IDHS announces changes in WIC food program
New foods will improve nutrition for more than 300,000 woman, infants and children
STATEâ€”The Illinois Department of Human Services (IDHS) announced changes to the WIC Programâ€™s food packages recently.
Beginning Monday, Aug. 3, WIC participants will be able to purchase fruits and vegetables, whole wheat bread and healthier baby food items. IDHS Secretary Carol L. Adams, Ph.D. said the Illinois Women, Infants and Children (WIC) program (USDA-administered Special Supplemental Nutrition Program for Women, Infants and Children) food packages are changing to better meet the nutritional needs of all Illinois WIC participants. The food package is the list of foods covered by the WIC program.
â€œThe WIC program helps pregnant women, new mothers and young children eat well and stay healthy,â€ Adams said. â€œThese changes will better support the nutritional needs of our WIC participants and promote the establishment of successful long-term breastfeeding for our mothers and babies.â€
This will be the first major change to the WIC food packages since 1980. When the program was first established in the 1970s, food packages were developed based on deficiencies in the diets of low-income pregnant women, infants and children. Targeted nutrients included Vitamin A and C, iron, calcium and protein.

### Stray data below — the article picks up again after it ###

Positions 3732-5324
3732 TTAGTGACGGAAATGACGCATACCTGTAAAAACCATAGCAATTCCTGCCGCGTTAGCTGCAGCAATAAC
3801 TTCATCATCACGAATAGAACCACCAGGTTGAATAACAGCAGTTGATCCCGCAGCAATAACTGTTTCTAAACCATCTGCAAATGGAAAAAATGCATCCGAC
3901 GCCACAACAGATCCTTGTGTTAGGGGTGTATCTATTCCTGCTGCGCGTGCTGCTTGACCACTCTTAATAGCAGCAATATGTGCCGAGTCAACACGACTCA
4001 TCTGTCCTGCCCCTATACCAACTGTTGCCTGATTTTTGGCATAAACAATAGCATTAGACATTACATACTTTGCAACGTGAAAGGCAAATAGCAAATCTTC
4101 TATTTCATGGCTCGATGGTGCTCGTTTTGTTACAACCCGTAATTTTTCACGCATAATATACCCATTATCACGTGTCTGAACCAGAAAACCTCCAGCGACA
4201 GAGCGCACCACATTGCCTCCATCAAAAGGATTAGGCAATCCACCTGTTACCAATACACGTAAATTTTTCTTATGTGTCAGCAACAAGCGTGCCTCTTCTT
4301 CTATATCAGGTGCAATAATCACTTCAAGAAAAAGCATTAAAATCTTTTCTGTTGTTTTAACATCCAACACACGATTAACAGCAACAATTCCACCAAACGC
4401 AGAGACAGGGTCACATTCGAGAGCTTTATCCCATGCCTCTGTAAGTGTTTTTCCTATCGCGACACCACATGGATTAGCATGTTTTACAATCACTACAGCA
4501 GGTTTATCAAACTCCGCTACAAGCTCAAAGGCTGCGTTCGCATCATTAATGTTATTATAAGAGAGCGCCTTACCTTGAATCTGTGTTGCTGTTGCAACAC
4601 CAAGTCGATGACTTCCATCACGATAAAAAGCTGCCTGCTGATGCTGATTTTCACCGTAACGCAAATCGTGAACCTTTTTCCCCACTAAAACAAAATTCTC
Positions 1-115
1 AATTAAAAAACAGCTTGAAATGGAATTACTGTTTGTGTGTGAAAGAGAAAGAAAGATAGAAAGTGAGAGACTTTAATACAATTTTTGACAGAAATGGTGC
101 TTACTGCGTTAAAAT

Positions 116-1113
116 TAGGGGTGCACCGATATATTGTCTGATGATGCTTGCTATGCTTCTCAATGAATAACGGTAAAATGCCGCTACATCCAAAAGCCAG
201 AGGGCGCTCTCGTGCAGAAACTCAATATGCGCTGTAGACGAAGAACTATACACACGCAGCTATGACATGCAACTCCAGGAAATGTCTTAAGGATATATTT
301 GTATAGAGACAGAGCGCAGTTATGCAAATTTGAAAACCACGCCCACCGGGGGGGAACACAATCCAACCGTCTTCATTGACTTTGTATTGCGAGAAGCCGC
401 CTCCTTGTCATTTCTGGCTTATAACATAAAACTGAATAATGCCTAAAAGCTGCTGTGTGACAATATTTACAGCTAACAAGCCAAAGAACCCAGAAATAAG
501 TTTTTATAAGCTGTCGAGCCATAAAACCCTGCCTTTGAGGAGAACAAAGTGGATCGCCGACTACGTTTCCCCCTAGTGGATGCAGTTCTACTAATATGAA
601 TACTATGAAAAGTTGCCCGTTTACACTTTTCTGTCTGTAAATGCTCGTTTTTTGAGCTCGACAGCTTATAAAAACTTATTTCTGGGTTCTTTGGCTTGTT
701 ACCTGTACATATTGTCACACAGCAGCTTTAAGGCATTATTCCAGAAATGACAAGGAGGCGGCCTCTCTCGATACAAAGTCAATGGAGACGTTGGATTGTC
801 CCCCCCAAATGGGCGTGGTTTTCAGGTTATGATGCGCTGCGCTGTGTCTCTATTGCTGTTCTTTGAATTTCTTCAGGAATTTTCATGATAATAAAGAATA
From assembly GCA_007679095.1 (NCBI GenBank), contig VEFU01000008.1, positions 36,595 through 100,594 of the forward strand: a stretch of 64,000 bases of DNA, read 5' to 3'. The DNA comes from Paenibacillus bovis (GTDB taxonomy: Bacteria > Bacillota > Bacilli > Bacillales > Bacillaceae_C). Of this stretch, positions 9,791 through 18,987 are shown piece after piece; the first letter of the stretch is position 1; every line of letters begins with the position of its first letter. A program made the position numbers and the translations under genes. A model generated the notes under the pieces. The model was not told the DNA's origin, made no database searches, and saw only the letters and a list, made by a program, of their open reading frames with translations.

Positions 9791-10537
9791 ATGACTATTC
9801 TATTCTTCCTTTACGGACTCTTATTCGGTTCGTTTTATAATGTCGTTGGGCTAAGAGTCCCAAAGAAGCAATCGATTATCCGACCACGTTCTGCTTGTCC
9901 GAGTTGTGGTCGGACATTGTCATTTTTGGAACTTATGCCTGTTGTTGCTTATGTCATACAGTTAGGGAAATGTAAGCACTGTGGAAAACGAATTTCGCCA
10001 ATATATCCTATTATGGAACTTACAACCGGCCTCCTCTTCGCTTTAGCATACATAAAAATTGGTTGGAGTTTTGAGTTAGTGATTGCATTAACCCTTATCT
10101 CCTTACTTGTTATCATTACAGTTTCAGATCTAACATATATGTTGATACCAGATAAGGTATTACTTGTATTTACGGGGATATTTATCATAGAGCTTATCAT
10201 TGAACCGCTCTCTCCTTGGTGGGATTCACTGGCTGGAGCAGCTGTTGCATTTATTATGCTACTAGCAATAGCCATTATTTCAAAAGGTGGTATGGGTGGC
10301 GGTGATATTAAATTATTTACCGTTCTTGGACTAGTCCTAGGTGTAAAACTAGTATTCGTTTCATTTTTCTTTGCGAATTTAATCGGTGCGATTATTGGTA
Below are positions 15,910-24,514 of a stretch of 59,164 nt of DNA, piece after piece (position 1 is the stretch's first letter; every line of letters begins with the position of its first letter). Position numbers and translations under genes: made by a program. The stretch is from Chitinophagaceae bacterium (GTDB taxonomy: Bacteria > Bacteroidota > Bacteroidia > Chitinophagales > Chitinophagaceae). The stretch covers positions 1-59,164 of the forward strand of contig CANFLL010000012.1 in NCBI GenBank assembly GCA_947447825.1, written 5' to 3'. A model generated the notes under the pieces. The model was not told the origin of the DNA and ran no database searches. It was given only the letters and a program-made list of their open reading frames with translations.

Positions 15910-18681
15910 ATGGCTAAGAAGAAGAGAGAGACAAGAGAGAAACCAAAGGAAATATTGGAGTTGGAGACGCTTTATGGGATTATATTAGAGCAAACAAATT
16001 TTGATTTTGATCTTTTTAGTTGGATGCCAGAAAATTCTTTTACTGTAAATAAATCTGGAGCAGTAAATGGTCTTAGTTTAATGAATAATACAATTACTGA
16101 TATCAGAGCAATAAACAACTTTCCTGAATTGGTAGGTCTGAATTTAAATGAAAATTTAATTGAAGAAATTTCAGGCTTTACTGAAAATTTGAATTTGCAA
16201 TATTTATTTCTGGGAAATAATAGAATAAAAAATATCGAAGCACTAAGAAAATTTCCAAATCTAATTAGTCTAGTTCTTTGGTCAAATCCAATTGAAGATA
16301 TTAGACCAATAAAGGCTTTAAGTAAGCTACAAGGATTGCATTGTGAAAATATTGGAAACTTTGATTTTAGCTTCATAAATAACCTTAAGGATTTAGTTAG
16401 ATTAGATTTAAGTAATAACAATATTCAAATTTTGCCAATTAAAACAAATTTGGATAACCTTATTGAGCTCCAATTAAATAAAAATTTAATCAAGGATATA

Nutritional needs of clients have changed over time, and the Institute of Medicine (IOM) published its recommendations â€œWIC Food Packages: Time for a Changeâ€ in 2005. IOM provided USDA with a sound scientific basis for developing a new set of food packages for the WIC program, which better address the health concerns of child obesity and chronic diseases.
The new foods align with the 2005 Dietary Guidelines for Americans and infant feeding practice guidelines of the American Academy of Pediatrics. New foods added to the package include whole wheat bread, soft corn tortillas, brown rice, soy milk, baby foods including fruits, vegetables and meats, and fresh, frozen and canned fruits and vegetables. Reductions in juice, milk, cheese and eggs, were made in order to align with the Dietary Guidelines for Americans and be cost neutral.
The Illinois WIC Program currently serves 313,000 low-income pregnant, breastfeeding and postpartum women, infants and children across the state. Illinoisans seeking more information may contact the Illinois Department of Human Services, Bureau of Family Nutrition, or visit www.dhs.state.il.us.